To PSC or Not to PSC…


From 6 April 2016, the requirement for UK companies and LLP’s to consider and if appropriate maintain a new statutory register was introduced as a result of changes to the Small Business, Enterprise and Employment Act 2015. In this article I consider a few of the questions and queries we have received from charities as to the new requirements and how they may be affected by them.


  1. I am a trustee of a charity. I’ve heard that there is a new legal requirement for organisations to have a PSC Register. What is it?
  2. A PSC register is a list of “people with significant control”. With effect from April 2016, all companies are required to have a PSC register. This applies to charitable companies and CICs. It also applies to trading companies (which are often used by charities for activities such as fundraising).

The PSC register contains personal details including a person’s name, address, date of birth, nationality, and information about the control they have over the company.

  1. What is a person with “significant control”?

In the context of a charity, anyone who meets one or more of the following criteria must be includes on the PSC register:

For example, if your charity has three members, who each have 33% of the voting rights, they all must be named on the PSC register.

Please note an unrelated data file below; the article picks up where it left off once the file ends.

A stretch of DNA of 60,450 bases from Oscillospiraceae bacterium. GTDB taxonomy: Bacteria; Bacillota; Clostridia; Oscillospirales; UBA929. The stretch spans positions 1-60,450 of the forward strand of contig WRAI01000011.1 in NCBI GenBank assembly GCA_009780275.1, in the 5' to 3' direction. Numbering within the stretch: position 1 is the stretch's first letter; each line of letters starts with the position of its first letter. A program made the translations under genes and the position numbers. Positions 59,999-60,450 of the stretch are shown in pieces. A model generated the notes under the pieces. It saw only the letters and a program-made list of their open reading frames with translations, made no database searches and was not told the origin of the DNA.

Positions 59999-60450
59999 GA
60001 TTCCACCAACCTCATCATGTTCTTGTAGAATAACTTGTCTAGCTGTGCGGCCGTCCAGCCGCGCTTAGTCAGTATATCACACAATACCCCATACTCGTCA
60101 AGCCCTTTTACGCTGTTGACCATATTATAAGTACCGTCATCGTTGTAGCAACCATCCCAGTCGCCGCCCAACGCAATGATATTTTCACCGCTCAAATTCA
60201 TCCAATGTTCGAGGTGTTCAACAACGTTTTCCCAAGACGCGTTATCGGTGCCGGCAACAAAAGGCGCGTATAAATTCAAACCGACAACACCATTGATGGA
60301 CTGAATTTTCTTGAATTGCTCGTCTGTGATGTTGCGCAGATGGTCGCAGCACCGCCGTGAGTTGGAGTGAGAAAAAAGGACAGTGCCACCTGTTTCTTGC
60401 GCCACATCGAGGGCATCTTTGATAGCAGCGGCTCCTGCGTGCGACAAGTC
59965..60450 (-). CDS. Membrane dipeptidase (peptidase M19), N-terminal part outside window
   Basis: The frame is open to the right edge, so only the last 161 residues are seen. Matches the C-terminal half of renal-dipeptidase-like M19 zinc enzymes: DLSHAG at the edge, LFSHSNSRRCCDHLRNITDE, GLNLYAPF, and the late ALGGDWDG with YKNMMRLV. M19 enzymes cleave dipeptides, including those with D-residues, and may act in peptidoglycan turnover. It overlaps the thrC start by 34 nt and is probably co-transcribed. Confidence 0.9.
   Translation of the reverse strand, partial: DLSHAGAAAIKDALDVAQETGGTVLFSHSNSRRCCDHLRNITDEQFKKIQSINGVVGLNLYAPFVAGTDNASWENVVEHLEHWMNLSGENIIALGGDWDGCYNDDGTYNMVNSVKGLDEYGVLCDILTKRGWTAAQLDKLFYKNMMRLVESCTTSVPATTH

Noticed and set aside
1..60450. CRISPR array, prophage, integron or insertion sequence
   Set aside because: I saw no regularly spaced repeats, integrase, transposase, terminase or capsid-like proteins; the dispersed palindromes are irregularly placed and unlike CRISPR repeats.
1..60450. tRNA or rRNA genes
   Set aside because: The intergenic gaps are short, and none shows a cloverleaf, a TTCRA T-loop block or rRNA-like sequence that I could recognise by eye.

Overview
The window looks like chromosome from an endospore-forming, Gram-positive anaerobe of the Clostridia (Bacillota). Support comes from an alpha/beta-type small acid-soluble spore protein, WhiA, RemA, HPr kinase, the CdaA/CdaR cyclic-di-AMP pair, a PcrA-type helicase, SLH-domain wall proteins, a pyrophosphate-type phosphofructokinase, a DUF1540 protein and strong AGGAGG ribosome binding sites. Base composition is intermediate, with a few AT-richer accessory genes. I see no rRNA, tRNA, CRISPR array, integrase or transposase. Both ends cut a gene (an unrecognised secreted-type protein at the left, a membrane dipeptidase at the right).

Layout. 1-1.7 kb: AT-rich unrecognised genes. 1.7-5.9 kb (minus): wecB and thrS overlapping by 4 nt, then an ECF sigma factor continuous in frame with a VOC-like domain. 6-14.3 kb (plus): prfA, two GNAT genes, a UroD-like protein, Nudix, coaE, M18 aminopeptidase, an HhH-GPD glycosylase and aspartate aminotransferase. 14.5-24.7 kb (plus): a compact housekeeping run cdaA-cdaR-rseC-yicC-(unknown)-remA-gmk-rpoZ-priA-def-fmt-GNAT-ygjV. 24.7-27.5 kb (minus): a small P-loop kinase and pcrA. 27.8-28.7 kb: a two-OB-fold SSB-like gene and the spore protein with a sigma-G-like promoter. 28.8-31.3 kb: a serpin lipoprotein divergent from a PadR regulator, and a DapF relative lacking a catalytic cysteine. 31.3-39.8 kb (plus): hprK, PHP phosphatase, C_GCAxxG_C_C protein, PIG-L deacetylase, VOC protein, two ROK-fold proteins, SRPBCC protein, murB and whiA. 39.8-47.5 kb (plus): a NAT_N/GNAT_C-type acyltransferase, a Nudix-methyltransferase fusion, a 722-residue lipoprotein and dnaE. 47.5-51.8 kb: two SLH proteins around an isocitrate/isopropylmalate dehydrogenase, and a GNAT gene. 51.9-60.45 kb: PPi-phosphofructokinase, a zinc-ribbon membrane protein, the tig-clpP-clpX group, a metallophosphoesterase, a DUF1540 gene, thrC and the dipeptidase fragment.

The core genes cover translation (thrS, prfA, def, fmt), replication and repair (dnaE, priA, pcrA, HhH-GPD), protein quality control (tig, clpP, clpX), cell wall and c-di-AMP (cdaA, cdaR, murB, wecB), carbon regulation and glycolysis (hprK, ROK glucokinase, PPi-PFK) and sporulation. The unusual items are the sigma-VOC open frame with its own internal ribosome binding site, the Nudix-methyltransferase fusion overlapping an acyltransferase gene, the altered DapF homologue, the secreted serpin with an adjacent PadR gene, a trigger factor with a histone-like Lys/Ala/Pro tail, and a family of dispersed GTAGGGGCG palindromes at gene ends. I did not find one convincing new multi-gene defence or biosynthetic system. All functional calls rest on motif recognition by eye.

Note that employees are not persons with significant control.

  1. My charity is a CIO (Charitable Incorporated Organisation). Do we need a PSC register?
  2. No, the rules do not apply to CIOs, trusts or unincorporated associations – only to companies. However, sometimes non-company charities have significant influence over another charity, in which case the trustees of the non-company charity might need to go on the other charity’s PSC register.
  3. What must we do with our PSC register?

Keep it with your company books and provide it to Companies House with your annual confirmation Statement (Annual Return).

  1. What happens if we don’t have a PSC register?
  2. Failure to comply is a criminal offence. You could be liable to pay a fine and there are further penalties for failure to keep an accurate register and failure by the PSC to provide information.

The above is just a small snapshot of the queries we have received from charity clients following the introduction of the new requirements. Obviously every organisation is unique and will be affected by (and will need to react to) the rules in different ways. However, given the serious sanctions which can be imposed for non-compliance, it is crucial that charities and their trustees obtain legal advice to ensure they are fully compliant.

Penny Wright

Inheritance Protection
Charity Law

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